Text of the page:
Craig: Well, the company that I would highlight and it’s not a new stock but it’s a stock we have held now for about three years and it’s a company that many of your readers may well not know about and it’s called MG Gleeson…
Merryn: Tell us about it.
Craig: I will tell you about it, Gleeson has two divisions. It has an affordable housing division in the north of England. They basically build houses between, say Newcastle and Stoke, Hull and Liverpool, that is their natural territory and they also have a strategic land buying division in the second half of the country where they will buy land, will gain planning permission and they will sell on to the likes of Persimmon, Bellway, Bovis, Barrett… But the main division is the house building and the advantage they have is that land is cheaper in the north of England than in the south. So their average plot costs are about £10,000 a unit so that equates to a 9% of the selling cost. So when I talk about affordable housing I’m not talking about social housing: each house that they sell is to a private buyer so they are selling for an average of about £120,000-£125.000.
What we like about the company is firstly they have a large management stake – the chief executive owns about 4% of the business and other directors own a lot. We like how they have a seven-year land bank so they’ve futureproofed themselves. They are getting some price inflation, although they don’t need prices to increase for them. They are seeing some inflation, and it’s nice to have and they have cash in the balance sheet. So they are in very very strong position and coming back to the dividend discussion we had earlier on, they have recently initiated a dividend and we expect that dividend to increase materially over the next five years. So what we like is at present they are building about 800 houses a year. It is a very small housebuilder but they have plans to get to 1,500.
Merryn: this is interesting because there aren’t that many small housebuilders left in the UK are there?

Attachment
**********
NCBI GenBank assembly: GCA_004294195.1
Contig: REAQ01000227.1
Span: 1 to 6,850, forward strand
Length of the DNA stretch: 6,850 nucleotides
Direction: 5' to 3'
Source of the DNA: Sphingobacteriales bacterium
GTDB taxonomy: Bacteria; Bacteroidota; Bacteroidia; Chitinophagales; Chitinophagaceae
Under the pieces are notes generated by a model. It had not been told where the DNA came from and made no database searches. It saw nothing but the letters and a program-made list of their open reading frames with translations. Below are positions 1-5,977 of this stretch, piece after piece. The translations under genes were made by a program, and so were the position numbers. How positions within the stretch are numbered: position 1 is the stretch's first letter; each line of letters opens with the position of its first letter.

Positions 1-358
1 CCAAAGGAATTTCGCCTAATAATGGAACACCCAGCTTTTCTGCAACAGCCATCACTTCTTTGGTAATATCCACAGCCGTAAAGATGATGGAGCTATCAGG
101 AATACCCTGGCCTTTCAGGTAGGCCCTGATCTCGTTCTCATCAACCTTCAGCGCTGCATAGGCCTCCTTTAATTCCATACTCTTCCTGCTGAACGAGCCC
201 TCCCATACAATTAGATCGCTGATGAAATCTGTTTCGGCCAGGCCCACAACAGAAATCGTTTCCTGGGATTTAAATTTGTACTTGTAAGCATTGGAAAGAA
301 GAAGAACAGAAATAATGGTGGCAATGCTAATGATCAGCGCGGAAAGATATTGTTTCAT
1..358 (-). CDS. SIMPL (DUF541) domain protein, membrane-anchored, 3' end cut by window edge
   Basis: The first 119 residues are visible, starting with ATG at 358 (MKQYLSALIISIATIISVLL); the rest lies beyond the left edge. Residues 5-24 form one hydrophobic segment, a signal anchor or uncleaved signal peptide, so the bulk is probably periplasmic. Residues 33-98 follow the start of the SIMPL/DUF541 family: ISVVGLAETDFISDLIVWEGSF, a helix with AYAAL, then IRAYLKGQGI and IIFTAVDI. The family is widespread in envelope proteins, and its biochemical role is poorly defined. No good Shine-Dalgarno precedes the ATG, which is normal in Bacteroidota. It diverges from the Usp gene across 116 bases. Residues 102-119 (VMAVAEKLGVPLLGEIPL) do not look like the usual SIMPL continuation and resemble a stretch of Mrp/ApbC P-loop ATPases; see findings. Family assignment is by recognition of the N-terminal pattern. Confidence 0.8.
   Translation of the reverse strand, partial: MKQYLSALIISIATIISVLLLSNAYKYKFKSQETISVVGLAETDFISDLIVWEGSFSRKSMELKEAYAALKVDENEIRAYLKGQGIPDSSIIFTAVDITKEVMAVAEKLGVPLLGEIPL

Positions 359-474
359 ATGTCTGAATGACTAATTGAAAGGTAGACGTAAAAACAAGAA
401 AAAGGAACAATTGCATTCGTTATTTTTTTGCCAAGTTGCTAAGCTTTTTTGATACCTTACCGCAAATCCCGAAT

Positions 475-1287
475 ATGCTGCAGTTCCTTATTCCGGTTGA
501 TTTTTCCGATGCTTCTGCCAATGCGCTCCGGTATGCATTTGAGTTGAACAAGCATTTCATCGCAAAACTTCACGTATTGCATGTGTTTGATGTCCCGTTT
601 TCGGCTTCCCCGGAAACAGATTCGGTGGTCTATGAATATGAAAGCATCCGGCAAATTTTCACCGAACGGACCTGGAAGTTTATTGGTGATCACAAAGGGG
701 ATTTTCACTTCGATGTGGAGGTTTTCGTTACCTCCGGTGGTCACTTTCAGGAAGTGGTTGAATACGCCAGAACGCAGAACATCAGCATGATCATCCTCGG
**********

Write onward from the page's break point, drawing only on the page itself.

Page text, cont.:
Craig: There aren’t.
Merryn: It’s become a very concentrated sector.
Craig: It is. If you look at the larger companies with in the sector, Barrets, Persimmons, Berkeley Group, which we also own, are large builders. If you look at MG Gleeson and MG Gleeson is our larger position in the funds. Now we bought it at about £1.50 a share, we are trading for about £4.70…
Merryn: Would you buy it again today at that price?
Craig: I would buy it again today at that price. Unfortunately because we do have rules that say I won’t go above7.5%, I can’t do it. But you know if it was a lesser position I would. They actually had a positive profit warning just last week and it’s not often you get companies saying actually things are better than what we said they were going to be, so their brokers increased by 9% recently. So it’s a very strong company it’s in a niche area of the market and they are doing very well. So that is one I would certainly highlight to your readers.
Other companies that we are very keen on. STV – Scottish Television. We bought Scottish television in 2010 and in all honesty bought it a few years too early. But this shows you that we don’t panic because things aren’t progressing as well as we hoped in the surplus terms and in 2013 the share price went up 200%. Last year it went up 100% and this year it’s up 20% and actually still a very cheap share.
Merryn: Would you buy that one again?
Craig: We would buy that one again absolutely and we have actually been adding to the holding. Just think of a mini ITV. It’s doing very well and it’s on a single digit rating, the debit is coming down nicely, they’re on top of the pension deficit and it looks like a very solid company now so I would highlight STV.
But a new company that I have bought recent is Pets At Home. Now Pets At Home is a real category killer in what it does. You know, it’s much larger than its nearest competitors put together, it’s got a flourishing veterinary arm that will do very well over the coming years. It’s got involved with grooming pets. You don’t just go in a buy the pets of buy the pet food but you actually go in and get your pets groomed as well. Although it is only a small part of the business, the management think that there is a lot of growth to come from it. So that is a company that on today you would say looks fairly valued, over a five year view looks very good value to us and we have been talking a position recently.
Merryn: Ok. Thank you, three really interesting stocks to think about. Thank you, Craig.
Craig: Thank you Merryn.